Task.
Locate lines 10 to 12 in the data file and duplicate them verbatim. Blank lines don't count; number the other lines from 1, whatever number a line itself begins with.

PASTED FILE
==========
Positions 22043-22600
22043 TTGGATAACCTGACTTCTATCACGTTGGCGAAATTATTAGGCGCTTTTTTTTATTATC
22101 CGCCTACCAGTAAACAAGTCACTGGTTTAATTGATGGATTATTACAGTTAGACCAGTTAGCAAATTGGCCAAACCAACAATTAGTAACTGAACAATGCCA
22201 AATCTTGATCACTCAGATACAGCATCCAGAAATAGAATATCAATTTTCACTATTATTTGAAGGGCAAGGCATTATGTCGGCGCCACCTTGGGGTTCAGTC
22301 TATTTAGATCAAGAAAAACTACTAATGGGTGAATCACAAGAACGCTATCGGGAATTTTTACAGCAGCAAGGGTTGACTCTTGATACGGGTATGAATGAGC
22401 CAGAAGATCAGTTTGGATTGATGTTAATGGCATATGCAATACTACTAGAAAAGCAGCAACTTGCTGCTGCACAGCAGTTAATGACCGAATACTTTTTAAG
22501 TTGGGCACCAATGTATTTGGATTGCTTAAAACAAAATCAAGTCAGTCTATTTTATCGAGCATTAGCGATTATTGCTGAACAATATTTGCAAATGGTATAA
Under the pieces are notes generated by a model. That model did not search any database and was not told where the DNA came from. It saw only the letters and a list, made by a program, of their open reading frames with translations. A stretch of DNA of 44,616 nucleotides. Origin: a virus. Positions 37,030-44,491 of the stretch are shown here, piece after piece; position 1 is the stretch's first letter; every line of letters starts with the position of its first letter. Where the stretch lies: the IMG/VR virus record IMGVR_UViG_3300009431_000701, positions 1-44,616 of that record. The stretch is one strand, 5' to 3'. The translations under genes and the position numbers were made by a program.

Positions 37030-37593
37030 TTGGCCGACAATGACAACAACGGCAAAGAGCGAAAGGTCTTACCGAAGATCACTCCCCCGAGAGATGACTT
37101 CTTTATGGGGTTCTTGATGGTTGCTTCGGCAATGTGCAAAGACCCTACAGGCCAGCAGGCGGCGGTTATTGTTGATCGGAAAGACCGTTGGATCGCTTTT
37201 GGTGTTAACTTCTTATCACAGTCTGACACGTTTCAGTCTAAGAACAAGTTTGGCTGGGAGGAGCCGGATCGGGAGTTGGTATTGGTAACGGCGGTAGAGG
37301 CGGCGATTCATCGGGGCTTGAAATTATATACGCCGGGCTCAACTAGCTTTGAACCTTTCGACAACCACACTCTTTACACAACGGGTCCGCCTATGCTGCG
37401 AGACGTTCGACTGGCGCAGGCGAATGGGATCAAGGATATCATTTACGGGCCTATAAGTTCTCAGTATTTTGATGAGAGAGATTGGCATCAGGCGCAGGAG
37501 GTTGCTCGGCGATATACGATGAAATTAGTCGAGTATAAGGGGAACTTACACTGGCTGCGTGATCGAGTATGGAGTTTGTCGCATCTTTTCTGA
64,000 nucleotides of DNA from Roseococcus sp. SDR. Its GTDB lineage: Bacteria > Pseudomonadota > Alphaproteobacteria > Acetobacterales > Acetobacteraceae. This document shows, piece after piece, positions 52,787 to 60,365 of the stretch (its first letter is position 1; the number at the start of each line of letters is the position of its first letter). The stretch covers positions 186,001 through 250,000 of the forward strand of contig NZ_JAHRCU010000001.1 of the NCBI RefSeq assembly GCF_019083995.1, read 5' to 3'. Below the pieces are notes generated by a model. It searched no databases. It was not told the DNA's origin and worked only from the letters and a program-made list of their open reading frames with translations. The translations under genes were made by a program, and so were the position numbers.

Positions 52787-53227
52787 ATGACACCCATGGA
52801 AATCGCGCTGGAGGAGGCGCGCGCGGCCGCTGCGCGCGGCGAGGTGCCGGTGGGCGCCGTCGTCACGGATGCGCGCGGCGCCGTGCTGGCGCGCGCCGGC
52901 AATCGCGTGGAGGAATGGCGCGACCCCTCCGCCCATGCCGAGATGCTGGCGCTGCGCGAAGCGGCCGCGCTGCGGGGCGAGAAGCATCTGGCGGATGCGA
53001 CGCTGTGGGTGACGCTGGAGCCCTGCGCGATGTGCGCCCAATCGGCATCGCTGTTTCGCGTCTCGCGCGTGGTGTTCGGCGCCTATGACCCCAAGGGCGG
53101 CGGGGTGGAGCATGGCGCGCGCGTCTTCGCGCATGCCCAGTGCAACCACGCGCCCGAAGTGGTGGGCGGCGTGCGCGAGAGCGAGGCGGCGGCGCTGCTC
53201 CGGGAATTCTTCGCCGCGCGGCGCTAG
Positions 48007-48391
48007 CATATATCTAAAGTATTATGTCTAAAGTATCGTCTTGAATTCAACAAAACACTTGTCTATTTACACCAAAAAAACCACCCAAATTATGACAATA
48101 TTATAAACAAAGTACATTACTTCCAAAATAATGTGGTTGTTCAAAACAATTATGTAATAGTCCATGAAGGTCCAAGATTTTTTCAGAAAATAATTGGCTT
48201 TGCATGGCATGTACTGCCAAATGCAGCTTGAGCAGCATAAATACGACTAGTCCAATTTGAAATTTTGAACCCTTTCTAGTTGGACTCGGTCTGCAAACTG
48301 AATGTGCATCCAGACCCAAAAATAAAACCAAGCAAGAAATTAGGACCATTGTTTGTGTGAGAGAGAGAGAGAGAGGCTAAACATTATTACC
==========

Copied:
37030 TTGGCCGACAATGACAACAACGGCAAAGAGCGAAAGGTCTTACCGAAGATCACTCCCCCGAGAGATGACTT
37101 CTTTATGGGGTTCTTGATGGTTGCTTCGGCAATGTGCAAAGACCCTACAGGCCAGCAGGCGGCGGTTATTGTTGATCGGAAAGACCGTTGGATCGCTTTT
37201 GGTGTTAACTTCTTATCACAGTCTGACACGTTTCAGTCTAAGAACAAGTTTGGCTGGGAGGAGCCGGATCGGGAGTTGGTATTGGTAACGGCGGTAGAGG